Calls and texts? Stop answering them after a set time of night. Notify friends and family that you are working on getting to bed earlier and ask them to stop calling late. They may give you a hard time, but ignore that and move forward with your plan. Turn down the notification volume on your phone, if it becomes necessary – or silence it altogether.
Changing a daily routine can take several weeks to become habit, so we will probably need forced reminders for the first few weeks. Set an alarm in your phone that goes off at 10:30 pm (or whatever time you calculated above). When the alarm goes off, we know that we need to finish up what we’re doing and start our bedtime routine.
With a bit of work and willpower, this will start to come naturally and we will soon be getting much better rest!
For those of us with children, it is impossible to maintain our own evening schedules if our kids do not first have their own. In that case, we need to first get our kids into a nightly routine – and get them to bed on time – before we can consistently manage our own bedtime. The positive effect that this will have on them should create a double-benefit for us – when kids are consistently well-rested, it makes life a whole lot easier… freeing up a lot of our parenting time!
Maintaining a regular bedtime requires the following:
- Determine the nightly distractions that may interfere with our schedule
- Make plans to avoid those distractions
- Set alarms and reminders to help keep us on schedule
- Keep up the schedule until it becomes routine!
Establishing a regular bedtime requires a bit of simple math. Know when you want to wake up, how many hours you want to sleep, how much time it takes you to fall asleep, and how long your bedtime routine takes.
Maintaining a regular bedtime can be difficult, but that is normal at first! Create a plan for avoiding distractions at night, and stick to it until it becomes habit. Be honest with yourself about the distractions you deal with and work to set those aside! If necessary, change your bedtime incrementally so it is less of a major change for yourself and those around you.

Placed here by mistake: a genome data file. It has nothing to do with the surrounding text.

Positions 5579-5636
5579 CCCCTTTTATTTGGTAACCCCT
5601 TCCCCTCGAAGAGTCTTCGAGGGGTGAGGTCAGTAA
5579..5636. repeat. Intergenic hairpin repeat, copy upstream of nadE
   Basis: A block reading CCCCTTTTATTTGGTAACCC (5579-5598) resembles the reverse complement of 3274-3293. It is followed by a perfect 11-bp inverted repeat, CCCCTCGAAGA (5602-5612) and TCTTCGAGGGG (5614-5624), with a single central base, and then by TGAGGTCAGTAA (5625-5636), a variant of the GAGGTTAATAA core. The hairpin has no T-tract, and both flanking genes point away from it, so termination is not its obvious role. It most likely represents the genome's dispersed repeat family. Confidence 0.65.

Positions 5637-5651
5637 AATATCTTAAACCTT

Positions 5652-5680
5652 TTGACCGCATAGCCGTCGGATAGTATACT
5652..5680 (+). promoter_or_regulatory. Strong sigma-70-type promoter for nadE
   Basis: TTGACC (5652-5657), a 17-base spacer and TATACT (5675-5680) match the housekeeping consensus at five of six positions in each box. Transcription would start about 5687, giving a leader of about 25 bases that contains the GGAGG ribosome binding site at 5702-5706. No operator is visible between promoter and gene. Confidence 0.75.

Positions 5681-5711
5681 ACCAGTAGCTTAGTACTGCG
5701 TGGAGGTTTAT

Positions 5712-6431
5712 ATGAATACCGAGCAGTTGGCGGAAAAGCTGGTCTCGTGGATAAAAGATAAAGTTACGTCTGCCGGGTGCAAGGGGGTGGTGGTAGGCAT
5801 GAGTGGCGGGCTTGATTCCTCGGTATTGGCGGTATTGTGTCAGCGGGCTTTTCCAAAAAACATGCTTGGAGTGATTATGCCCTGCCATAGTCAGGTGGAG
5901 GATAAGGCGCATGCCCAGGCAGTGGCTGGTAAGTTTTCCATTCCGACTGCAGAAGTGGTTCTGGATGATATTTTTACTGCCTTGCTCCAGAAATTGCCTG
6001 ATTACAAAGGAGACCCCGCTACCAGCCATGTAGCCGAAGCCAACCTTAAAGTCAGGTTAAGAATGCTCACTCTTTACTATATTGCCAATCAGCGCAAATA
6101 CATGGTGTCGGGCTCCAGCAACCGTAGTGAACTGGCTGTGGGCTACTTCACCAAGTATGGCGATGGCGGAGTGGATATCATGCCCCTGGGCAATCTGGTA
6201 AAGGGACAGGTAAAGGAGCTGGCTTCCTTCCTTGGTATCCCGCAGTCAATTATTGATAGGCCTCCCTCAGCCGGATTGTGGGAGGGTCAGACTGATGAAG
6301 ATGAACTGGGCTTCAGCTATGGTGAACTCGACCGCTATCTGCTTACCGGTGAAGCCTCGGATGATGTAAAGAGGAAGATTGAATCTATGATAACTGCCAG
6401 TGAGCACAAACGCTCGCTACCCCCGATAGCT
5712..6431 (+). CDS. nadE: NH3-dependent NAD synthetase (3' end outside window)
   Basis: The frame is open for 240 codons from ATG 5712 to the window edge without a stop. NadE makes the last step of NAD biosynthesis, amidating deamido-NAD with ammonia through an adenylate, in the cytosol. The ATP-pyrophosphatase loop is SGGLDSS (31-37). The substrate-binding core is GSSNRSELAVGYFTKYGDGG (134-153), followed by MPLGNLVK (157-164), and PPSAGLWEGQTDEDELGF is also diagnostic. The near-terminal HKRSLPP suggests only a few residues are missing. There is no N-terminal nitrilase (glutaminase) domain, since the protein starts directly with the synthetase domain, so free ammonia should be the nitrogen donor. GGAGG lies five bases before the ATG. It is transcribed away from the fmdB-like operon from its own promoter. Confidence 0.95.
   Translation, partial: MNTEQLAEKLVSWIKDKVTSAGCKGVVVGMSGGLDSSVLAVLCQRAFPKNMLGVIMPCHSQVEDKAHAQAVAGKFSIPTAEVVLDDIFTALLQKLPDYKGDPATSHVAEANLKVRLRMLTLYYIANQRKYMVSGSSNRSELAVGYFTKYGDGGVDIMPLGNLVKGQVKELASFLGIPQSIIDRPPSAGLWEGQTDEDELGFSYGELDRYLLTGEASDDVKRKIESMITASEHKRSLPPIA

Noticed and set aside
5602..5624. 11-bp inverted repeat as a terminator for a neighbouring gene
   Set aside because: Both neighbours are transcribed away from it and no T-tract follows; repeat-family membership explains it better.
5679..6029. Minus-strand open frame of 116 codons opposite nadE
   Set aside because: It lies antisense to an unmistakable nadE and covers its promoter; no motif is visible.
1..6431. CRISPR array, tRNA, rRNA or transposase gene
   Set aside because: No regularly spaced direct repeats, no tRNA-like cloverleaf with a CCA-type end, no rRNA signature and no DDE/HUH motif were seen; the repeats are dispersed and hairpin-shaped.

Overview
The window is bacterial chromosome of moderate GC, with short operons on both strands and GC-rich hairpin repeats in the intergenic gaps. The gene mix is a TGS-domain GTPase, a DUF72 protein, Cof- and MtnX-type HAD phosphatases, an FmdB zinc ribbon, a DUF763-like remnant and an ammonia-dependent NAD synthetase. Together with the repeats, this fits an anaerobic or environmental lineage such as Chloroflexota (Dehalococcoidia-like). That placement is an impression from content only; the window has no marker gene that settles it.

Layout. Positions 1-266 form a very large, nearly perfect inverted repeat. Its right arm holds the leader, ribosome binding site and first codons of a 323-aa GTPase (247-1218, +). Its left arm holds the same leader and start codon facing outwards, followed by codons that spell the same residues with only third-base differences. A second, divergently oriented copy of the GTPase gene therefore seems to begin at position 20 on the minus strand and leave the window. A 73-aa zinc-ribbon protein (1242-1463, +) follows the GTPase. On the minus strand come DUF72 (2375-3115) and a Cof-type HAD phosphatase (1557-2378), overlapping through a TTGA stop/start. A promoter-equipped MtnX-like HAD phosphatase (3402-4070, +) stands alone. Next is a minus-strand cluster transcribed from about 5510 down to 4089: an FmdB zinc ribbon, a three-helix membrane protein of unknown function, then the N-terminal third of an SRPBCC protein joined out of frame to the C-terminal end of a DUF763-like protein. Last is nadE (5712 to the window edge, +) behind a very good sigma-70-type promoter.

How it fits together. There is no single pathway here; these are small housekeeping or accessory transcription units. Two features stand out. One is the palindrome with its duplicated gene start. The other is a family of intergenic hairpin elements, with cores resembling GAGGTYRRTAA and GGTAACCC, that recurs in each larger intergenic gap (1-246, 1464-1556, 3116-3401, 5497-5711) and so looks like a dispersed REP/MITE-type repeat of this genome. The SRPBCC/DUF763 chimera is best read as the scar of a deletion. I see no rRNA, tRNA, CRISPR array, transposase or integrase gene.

How many hours of sleep do I really need?
This is the magical question we all ask, and almost every source of data you find will prescribe the usual “7-9 hours daily”. In truth, every one of us is different and requires slightly different sleep needs. To top that off, our sleep needs can change as we age and as our lifestyles change.
The only real answer is that we each need to determine for ourselves how much sleep we need. Start by aiming for 7 hours each night, maintain that consistently for a week or two and see how you feel each morning (the goal is to wake up feeling generally well-rested each morning). Vary the time up or down as necessary, maintaining each change for a week or two to determine how your body feels after it adjusts to the new schedule. Take down daily notes throughout this experiment, if that helps!
Keep in mind that if you can manage a daily nap during lunch, you can probably get by with slightly less sleep at night. However, if your daily routine includes an intense sport or workout session, your body will likely need a bit of extra sleep to rebuild and recover. Your experiment with different hours of nightly sleep will help take this all into account.
One caution is that too much sleep can be bad for you also – in terms of both your long term health and your ability to wake up feeling rested. Don’t mistake the lethargy caused by too much sleep as a requirement to sleep more! If you are sleeping many hours each night but still wake up feeling tired – especially if you are not physically active during the day – try cutting back your time incrementally and see if things improve.
Once you settle on the number of hours of sleep that your body needs, you can plug that in to our plans discussed above!
Enjoy, and sleep well!
To repeat the lesson of the day:
2. Establish a regular bedtime that works with your new waking schedule
3. Take short naps, if necessary (20 – 25 minutes at most) (coming soon)